“The Adventure of the Blue Carbuncle” by Sir Arthur Conan Doyle

As an American, I celebrate Thanksgiving on the 4th Thursday of November.  And as an American, I always have to deal with the absolute nonsense of overblown marketing that says Christmas stuff must happen before Halloween.  It has little to do with the holiday season itself and more to do with the greed of retailers.  And as a Texan, I never get anything resembling a proper Victorian era Christmas anyway.  It’s either hot or just slushy, with any snows happening once every 5 to 10 years, and usually in February when it does happen.  Christmas is a wonderful fantasy ideal for me that the real world intrudes upon.  And so, I’m in the camp that says no Christmas until the Christmas season.  When this buddy read really started getting some traction, it was a concern of mine that we should get our Holmesian Christmas story before it was time.  I need not have worried, however.  Timing turned out perfectly, and I get to engage with “The Adventure of the Blue Carbuncle” appropriately on Black Friday instead of engaging with the holiday shopping frenzy that actually starts on Thanksgiving or before now because retailers are all afraid of Amazon.  “Peace on earth and good will toward men” indeed.  This planet has lost its collective mind, not that this is a new concept by any stretch of imagination.  Friends, this is my idea of a happy holiday: an entertaining story, a little eggnog, some appropriate music to set the mood, and a little peace and quiet so as to enjoy it all properly.  Let the holiday season begin.

    The Blue Carbuncle is a near priceless jewel, stolen from the hotel suite of the Countess of Morcar.  The police have arrested John Horner, a previously convicted felon working as a plumber.  Despite claims of innocence, he’s busted simply for being in the Countess’ room repairing the fireplace near the time of the jewel’s theft.  The jewel is still missing.

    Two days after Christmas, Watson pays Holmes a visit, where he finds the detective pondering a battered hat brought to him by Peterson, the hotel’s commissionaire.  After a scuffle with street roughs, a man dropped both the hat and a Christmas goose.  Peterson brought them to Holmes in hopes of returning them to their proper owner.    The goose is tagged to belong to Henry Baker, and the hat is likewise monogrammed “H.B.,” but there are far too many people by that common name in London to assume identification.  Peterson took the goose home for dinner, and Holmes kept the hat so as to work his mind.  When Watson attempts to apply Holmes’ methods to the hat, the result is one of those great classic exchanges that keeps me coming back to these stories time and again.

    Peterson returns in short order, carrying the Blue Carbuncle, claiming it was found in the goose’s throat.  (Side note: the claim is the gem is found in the goose’s crop.  Geese do not have crops, a fact which drives hardcore Sherlockians absolutely bonkers because surely Holmes would know this.  Some go so far as to claim this to be Holmes’ “greatest blunder.”  Really?  Really?!)  At any rate, the identity of Henry Baker is now part of the greater mystery of the jewel.  Through all of Holmes’ deductions, he cannot ascertain whether or not Baker was aware of the Carbuncle’s presence, so he resorts to placing ads in the local papers to draw Baker to him.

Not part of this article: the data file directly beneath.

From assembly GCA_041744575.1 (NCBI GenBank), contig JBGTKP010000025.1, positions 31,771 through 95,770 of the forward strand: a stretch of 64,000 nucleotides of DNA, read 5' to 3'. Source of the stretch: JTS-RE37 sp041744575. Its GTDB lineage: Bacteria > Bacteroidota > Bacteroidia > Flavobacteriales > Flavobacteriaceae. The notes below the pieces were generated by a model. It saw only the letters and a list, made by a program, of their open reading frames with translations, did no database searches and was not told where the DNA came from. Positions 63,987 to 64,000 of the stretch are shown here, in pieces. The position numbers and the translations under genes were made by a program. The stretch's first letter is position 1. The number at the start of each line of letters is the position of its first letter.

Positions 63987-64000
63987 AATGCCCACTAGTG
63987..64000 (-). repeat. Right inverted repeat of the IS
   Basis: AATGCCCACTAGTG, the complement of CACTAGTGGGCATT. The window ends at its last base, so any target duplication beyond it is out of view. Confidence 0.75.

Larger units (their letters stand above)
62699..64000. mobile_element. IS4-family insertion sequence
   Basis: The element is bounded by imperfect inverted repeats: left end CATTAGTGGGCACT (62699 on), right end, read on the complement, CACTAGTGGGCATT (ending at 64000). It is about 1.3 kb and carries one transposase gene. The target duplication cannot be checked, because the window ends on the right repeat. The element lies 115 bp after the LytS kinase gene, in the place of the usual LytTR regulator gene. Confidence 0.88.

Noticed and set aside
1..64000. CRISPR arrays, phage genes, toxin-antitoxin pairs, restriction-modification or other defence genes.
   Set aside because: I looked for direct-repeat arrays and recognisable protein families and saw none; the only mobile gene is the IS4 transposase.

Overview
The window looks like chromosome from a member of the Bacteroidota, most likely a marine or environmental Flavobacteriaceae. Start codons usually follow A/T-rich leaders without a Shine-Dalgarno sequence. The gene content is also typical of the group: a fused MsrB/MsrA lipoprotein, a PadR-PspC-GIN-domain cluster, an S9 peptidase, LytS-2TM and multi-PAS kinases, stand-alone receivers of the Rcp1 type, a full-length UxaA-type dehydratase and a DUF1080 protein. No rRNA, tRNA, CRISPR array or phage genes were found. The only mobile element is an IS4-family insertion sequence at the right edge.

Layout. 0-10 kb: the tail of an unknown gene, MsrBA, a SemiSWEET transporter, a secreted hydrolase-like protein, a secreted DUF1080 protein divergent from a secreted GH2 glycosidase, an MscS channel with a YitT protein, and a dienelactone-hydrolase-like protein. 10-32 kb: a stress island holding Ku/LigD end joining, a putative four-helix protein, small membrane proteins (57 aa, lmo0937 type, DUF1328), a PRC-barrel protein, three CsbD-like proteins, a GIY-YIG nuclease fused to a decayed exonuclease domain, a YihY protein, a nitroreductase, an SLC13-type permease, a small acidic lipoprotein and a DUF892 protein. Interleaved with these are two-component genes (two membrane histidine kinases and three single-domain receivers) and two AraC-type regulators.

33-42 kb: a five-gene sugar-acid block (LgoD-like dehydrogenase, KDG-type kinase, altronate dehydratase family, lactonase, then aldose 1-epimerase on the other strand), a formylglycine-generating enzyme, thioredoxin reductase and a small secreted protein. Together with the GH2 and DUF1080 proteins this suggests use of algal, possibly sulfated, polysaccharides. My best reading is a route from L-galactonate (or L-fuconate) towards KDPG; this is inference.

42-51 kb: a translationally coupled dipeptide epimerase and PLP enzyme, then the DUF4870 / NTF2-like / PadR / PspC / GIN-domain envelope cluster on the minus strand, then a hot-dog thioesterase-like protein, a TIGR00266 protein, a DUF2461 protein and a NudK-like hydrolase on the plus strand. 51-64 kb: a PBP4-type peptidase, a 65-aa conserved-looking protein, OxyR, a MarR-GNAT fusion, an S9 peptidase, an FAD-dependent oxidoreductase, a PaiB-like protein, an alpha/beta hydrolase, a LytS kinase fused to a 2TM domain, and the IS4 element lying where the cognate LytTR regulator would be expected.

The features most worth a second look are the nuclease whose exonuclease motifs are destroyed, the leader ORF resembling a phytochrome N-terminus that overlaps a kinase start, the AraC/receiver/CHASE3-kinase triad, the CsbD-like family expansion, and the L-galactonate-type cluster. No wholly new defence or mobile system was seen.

When Baker shows, all of Holmes’ deductions about him prove to be spot-on (as if there were doubts).  Holmes explains the goose had been eaten and offers a replacement.  When Baker accepts and declines to take the remnants of the original bird, Holmes is convinced that Baker is ignorant of the jewel.  Through him, Holmes learns the original goose was bought at the Alpha Inn, a pub near the British Museum.

    And so… the game is afoot.  Holmes and Watson set out across the city to follow the path of the jewel from the hotel room to the goose, discovering that others know of the jewel’s connection to the goose.  Holmes brilliantly dupes an angry merchant, Breckinridge, into revealing the goose’s supplier, one Mrs. Oakshott of Brixton Road.  But the appearance of a cringing little man named James Ryder eliminates the need to make the trip.  Ryder is the head attendant of the hotel where the Carbuncle was stolen, and he tries to pressure Breckinridge to reveal the location of the geese.  Holmes and Watson intervene and lure Ryder back to 221B, where they tell him that they know about the goose, and that it “laid an egg after it is dead.”  Ryder is duly terrified that he’ll be turned over to the authorities as soon as Holmes produces the Carbuncle and reveals a plot with his accomplice Catherine Cusack, the Countess’ maid, to frame Horner.  Fearing arrest, he hid the stone to one of the geese being bred by his sister, the aforementioned Mrs. Oakshott, secure in the knowledge that the goose in question had been promised to him as a gift.  But he confused the bird with another, ending up with the wrong goose.  By the time he realized it, the others had all been sold, which led him to Breckinridge.

    Let it not be said Holmes doesn’t have a heart.  In the spirit of the season, Holmes decides that arresting Ryder would only make him a hardened criminal later.  Ryder flees to the continent, and Horner is to be freed as the case against him would be nothing without false testimony against him.  Holmes makes a snide comment about not being retained by the police to remedy their deficiencies.  I love that.  Despite his superior methods and example, Holmes understands better than anyone that you just can’t fix stupid… or is it simply willful ignorance?  I suppose it ultimately doesn’t matter either way.

    Happy Holidays, everyone.

    9 thoughts on ““The Adventure of the Blue Carbuncle” by Sir Arthur Conan Doyle

    1. Pingback: “The Adventure of the Six Napoleons” by Sir Arthur Conan Doyle | Knight of Angels

    Comments are closed.